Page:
Römerstrasse

 The Obere Hauenstein (Upper Hauenstein) is one of the oldest mountain passes in Switzerland. For the Romans it was part of the route from Aventicum to Augusta Raurica and was used by civilian and military traffic.  The ‘Roman road’ from Langenbruck was not actually built by the Romans but it is impressive, nevertheless.  

The imposing remains of this so-called ‘Roman road’ are well worth a visit. It takes about 10 minutes to get to the road, which is carved out of the cliff, via a sometimes steep but well-signposted path from the top of the Obere Hauenstein Pass.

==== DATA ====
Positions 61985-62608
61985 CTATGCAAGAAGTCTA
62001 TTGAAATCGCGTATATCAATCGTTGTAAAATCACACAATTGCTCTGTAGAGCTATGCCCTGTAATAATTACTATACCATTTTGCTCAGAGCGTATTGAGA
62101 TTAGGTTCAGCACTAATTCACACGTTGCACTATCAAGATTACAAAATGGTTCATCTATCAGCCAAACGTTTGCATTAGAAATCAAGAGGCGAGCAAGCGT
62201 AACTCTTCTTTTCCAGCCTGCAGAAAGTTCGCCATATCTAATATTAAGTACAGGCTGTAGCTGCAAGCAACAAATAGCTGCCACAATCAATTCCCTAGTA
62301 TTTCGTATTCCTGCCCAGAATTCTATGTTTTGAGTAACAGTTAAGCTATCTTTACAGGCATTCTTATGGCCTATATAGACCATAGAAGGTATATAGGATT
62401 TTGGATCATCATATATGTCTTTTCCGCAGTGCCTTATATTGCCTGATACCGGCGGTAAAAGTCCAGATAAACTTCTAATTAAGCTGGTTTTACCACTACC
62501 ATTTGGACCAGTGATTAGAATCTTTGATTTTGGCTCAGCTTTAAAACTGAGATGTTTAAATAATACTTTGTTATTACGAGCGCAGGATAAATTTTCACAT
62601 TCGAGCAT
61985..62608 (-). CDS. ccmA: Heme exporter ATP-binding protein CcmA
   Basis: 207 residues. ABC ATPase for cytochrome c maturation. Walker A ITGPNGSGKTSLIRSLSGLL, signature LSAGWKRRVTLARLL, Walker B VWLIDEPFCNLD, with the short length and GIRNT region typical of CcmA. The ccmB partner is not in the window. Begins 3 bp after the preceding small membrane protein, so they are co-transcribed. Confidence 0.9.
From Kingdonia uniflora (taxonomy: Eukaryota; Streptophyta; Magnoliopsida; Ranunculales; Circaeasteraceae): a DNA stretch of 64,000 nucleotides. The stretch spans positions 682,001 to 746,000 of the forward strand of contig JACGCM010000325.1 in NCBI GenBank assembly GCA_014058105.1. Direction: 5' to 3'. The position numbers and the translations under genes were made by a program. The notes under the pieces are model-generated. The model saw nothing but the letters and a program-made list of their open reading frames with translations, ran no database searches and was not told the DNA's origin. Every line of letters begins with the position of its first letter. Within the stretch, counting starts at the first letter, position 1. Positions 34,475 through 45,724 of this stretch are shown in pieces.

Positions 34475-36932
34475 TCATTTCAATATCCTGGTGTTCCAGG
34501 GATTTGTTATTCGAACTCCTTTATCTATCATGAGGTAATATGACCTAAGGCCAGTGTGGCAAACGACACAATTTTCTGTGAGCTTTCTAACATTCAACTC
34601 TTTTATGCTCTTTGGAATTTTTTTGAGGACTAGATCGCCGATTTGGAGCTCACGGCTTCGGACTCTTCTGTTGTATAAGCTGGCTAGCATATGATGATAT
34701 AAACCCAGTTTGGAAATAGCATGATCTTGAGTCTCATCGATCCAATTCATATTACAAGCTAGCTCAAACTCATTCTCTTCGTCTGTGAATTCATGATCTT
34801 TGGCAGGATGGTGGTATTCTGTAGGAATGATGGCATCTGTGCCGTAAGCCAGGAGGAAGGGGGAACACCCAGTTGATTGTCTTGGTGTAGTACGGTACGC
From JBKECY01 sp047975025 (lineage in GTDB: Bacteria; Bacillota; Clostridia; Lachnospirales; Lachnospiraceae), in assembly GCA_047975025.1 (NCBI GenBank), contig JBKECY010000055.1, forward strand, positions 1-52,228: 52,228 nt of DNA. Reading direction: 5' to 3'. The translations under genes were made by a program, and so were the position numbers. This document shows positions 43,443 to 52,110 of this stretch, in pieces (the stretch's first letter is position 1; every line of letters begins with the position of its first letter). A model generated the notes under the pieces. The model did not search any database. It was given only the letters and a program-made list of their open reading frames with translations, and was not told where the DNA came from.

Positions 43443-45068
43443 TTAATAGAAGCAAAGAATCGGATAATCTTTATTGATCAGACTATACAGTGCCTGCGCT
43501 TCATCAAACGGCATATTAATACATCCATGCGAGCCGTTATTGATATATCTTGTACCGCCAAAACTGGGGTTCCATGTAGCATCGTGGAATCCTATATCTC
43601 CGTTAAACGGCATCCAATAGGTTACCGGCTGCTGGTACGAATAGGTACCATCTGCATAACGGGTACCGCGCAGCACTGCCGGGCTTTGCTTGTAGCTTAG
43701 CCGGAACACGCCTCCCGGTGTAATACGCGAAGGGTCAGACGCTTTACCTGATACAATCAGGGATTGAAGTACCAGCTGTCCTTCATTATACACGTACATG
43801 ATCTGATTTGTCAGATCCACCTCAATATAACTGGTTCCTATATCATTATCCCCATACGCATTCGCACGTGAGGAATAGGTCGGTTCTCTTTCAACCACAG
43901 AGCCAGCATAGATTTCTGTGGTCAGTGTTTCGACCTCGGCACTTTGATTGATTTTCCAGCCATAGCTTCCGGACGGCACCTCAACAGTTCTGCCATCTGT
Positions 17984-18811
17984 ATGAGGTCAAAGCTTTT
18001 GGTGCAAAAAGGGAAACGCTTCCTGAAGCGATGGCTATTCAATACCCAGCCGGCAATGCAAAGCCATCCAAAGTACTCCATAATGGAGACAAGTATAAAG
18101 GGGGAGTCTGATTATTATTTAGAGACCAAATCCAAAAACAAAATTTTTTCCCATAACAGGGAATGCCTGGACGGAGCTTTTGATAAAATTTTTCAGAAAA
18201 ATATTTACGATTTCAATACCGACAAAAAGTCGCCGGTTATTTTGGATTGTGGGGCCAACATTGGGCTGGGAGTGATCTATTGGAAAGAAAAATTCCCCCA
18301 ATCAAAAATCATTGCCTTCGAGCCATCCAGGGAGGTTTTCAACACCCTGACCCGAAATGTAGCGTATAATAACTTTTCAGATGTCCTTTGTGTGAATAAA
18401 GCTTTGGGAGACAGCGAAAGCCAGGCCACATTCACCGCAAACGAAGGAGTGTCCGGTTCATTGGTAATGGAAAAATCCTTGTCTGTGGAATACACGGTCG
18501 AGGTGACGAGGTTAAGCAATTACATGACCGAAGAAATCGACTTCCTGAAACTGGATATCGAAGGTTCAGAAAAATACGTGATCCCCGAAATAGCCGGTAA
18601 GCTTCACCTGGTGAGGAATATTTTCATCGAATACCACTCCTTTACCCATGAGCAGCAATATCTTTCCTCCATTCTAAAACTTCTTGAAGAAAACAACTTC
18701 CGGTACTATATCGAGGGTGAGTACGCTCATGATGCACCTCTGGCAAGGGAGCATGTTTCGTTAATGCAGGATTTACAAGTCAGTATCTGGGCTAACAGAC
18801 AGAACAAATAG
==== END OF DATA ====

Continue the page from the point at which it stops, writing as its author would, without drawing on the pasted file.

‘Howenstein’ was first documented in 1145. However, the discovery—a good hundred years earlier—of a coin dating back to the time of the Emperor Hadrian on the cliff-hewn carriage track known as the ‘Roman road’ would suggest the pass is significantly younger than Roman. According to old sources, the cliffs were dug out in the 14th century, or thereabouts, to facilitate the passage of large carts—which is how the mountain came by its name (‘aushauen’ means ‘to dig out’). The ‘Hohle Gasse’ (hollow alleyway) by the Kräheck was, until the opening of a new routing in the mid-18th century, operated by a cable winch, which pulled the carts safely uphill.Today, a covered barbecue area is available close to the ‘Roman road’.

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Römerstrasse

4438 Langenbruck